The First 100 Years: Innovation in Distance Learning
(ARA) - As students nationwide head back to school this fall, it is fascinating to reflect on how education has evolved over the past century. According to a Harvard University Report, fewer than 10 percent of 18-year-olds in 1910 graduated from high school, compared to more than 75 percent in 2009, as reported by a similar study.
Furthermore, where a college education was once confined to an elite minority, higher education today is attainable for the majority of Americans. Perhaps the most dramatic impact was made by the emergence of distance learning, which allows students to access degree programs targeting their unique educational goals from anywhere in the world.
According to Going the Distance: Online Education in the United States, a 2011 report from the Babson Survey Research Group and the College Board, nearly one-third of all students in higher education are taking at least one online course. Enrollments for online courses at the elementary and secondary levels are growing as well. The Sloan Consortium, an advocacy group for online education, reports that an estimated 1.03 million students at the K-12 level nationwide took an online course in 2007-2008, up 47 percent from two years earlier.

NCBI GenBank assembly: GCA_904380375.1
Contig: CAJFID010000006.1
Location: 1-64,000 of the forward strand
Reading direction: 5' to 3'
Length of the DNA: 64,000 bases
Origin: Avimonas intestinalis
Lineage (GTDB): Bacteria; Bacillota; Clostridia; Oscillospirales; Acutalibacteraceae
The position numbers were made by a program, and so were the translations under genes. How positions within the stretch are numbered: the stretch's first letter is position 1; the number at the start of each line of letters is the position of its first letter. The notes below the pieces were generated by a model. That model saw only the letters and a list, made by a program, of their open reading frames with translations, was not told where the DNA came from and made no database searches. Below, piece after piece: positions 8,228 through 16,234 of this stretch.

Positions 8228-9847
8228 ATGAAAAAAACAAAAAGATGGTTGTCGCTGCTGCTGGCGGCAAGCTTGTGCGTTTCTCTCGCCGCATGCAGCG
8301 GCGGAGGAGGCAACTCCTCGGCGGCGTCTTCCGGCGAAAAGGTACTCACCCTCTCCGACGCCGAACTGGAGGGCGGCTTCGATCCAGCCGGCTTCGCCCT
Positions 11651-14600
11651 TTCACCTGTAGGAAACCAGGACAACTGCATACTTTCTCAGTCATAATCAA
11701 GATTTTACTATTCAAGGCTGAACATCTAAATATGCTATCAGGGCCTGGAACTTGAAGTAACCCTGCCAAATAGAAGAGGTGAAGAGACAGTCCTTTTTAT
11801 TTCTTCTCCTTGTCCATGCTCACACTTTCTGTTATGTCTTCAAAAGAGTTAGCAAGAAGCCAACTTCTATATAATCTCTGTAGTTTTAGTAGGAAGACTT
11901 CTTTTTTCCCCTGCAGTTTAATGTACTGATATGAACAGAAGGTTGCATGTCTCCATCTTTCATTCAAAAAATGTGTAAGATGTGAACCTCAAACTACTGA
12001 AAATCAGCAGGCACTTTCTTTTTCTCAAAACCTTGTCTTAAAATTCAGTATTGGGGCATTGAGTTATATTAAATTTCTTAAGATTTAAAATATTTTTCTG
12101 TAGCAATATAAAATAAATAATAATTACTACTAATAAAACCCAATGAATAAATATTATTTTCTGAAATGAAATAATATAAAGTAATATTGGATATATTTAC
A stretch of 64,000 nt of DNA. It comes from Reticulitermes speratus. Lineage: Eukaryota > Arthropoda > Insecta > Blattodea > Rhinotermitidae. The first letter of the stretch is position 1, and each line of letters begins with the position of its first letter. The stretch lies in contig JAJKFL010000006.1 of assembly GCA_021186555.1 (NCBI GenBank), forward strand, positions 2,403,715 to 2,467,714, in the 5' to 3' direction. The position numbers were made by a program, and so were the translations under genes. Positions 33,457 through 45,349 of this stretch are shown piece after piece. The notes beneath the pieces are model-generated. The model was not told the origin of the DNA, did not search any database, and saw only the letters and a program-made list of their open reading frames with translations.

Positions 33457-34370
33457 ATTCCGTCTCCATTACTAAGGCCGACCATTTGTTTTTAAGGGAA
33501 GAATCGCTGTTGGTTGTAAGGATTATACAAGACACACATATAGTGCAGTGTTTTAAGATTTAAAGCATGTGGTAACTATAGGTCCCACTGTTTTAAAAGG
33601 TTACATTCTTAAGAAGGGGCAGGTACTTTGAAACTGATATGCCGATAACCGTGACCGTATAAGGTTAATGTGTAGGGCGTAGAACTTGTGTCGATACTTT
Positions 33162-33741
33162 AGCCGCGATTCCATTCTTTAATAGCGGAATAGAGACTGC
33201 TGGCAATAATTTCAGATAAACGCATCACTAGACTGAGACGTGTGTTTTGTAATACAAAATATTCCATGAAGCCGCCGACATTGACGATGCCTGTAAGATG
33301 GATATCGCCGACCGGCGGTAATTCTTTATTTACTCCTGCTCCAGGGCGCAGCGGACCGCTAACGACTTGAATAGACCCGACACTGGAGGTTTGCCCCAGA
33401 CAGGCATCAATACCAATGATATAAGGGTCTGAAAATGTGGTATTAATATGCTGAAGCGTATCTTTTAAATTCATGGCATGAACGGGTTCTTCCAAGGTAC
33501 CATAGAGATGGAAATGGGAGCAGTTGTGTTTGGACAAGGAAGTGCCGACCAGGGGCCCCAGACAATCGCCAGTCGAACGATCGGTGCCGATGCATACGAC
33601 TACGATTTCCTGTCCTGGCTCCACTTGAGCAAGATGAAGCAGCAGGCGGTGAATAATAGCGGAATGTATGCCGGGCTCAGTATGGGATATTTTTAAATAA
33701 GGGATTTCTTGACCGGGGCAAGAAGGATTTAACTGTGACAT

Today, the United States pays tribute to the possibilities distance learning brings to education during National Distance Learning Week, Nov. 5-9. Sponsored by the United States Distance Learning Association, the awareness week seeks to promote and celebrate the growth and accomplishments occurring today in distance learning.
Distance learning hasn't always been associated with its modern day definition. Early 20th century students were introduced to their version of distance learning technology via the first portable silent movie projector. …